Trump’s lawyer spoke to FBI, court filing says

U.S. District Judge Carl Nichols’ rulings came after documents filed in court overnight showed the FBI interviewed Trump’s attorney two weeks ago. Federal prosecutors’ disclosure in filings could significantly shape the Justice Department’s sprawling investigation into the Jan. 6, 2021 Capitol Riot.
In his June 29 interview, the attorney, Justin Clark, contradicted Bannon’s claim that the former president claimed executive privilege over particular information or documents, which Bannon cited as an excuse for Avoid testifying before the House Select Committee investigating the January 6, 2021, insurrection.

Bannon told the committee on Saturday that he was now willing to testify, ideally at a public hearing, according to a letter obtained by CNN. He previously defied a congressional subpoena and is expected to stand trial for criminal contempt later this month. The reversal came after receiving a letter from Trump waiving executive privilege, though the House Select Committee and federal prosecutors argue the privilege claim never gave Bannon carte blanche to ignore a subpoena. of Congress in the first place.

According to prosecutors, “Bannon’s attorney misrepresented to the Committee what the former president’s attorney told the defendant’s attorney.”

In October, Bannon’s attorneys told the House Select Committee that Clark informed them that Trump would exercise executive privilege over Bannon and “directed Mr. Bannon not to produce any documents or testify until the matter of the executive privilege would not be resolved”.

Prosecutors previously cited emails from Clark telling Bannon’s attorney, Robert Costello, that the letter Costello cited to the committee did not, in fact, indicate that the White House believed Bannon could claim executive privilege.

“Counsel for the former president made it clear to counsel for the defendant that the letter provided no basis for complete non-compliance,” prosecutors wrote in Monday’s filing.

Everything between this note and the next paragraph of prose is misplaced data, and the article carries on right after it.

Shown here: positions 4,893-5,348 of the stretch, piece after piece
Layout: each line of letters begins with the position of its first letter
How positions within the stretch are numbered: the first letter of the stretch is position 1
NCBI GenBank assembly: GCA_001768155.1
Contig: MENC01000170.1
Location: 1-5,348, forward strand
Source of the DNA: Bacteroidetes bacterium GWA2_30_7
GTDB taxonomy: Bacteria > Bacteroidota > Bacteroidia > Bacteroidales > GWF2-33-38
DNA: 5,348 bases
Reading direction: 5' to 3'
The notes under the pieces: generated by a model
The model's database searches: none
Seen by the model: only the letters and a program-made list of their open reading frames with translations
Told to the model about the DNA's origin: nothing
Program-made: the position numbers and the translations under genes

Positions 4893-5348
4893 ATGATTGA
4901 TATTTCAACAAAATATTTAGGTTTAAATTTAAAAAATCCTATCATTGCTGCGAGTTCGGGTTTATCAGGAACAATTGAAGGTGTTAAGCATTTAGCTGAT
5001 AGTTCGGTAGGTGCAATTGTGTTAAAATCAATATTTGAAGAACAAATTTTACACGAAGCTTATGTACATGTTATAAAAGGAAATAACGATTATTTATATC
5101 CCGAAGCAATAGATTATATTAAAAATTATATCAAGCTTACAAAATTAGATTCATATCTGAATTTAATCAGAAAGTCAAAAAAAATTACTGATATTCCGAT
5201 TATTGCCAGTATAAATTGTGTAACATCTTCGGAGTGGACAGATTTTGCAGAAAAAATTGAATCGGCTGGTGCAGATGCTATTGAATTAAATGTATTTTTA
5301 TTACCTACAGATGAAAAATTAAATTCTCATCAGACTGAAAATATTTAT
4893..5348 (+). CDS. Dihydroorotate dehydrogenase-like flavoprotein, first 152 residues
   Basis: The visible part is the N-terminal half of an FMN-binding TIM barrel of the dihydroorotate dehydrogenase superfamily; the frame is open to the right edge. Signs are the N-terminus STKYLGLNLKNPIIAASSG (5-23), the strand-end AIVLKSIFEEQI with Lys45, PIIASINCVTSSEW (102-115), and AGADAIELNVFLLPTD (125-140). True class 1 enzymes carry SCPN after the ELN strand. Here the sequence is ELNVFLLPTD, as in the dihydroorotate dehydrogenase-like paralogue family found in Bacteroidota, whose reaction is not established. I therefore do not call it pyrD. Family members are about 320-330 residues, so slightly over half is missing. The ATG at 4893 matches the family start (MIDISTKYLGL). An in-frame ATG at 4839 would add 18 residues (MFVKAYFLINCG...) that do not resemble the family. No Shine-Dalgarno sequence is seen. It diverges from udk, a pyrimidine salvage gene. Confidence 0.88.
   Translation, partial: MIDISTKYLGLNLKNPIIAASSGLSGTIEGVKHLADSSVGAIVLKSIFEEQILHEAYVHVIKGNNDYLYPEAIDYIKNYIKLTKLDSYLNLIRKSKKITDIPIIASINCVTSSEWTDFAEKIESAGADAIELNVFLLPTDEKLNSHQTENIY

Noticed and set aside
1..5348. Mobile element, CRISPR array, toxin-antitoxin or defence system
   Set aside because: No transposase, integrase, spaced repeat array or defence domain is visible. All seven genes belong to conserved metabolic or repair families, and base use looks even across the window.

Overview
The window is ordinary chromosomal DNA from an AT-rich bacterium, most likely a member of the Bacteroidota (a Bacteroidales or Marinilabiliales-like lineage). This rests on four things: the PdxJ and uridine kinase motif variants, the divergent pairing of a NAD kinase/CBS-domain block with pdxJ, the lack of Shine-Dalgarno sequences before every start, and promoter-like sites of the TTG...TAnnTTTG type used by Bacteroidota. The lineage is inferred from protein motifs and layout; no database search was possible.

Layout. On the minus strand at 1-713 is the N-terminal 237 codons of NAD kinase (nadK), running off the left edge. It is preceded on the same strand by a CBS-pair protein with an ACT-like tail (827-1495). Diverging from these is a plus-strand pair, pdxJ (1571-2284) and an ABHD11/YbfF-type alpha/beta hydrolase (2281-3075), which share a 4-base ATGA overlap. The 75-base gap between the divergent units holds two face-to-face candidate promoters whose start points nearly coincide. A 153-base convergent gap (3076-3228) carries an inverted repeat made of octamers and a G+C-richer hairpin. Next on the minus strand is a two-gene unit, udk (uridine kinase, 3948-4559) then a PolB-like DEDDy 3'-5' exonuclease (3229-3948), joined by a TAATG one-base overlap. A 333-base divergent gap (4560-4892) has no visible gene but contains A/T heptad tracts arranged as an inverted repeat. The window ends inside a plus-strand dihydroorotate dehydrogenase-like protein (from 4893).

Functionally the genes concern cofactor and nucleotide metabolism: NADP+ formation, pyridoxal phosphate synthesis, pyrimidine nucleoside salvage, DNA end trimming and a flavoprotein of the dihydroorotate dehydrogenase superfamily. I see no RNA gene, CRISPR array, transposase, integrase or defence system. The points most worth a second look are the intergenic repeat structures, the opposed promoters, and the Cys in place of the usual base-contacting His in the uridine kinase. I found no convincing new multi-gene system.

The Jan. 6 committee was interested in speaking to Bannon about his communications with Trump in December 2020, when Bannon allegedly urged him to focus on the Jan. 6 certification of the presidential election results. Committee members were also interested in Bannon’s comments in the run-up to the Capitol insurrection, including a Jan. 5 podcast in which he predicted, “Hell is going to break loose tomorrow.”

In a Monday court filing, federal prosecutors called Bannon’s willingness to now testify before the House Select Committee a “last minute” effort that doesn’t change the case against him, pointing out that he did not produce subpoena records.

“The defendant’s last-minute efforts to testify nearly nine months after his default – he still made no effort to produce documents – are irrelevant to whether he deliberately refused to comply in October 2021 to the special committee subpoena,” prosecutors wrote.

“The criminal contempt law is not intended to secure compliance; it is intended to punish past non-compliance,” prosecutors said.

This story and headline were updated with additional developments on Monday.


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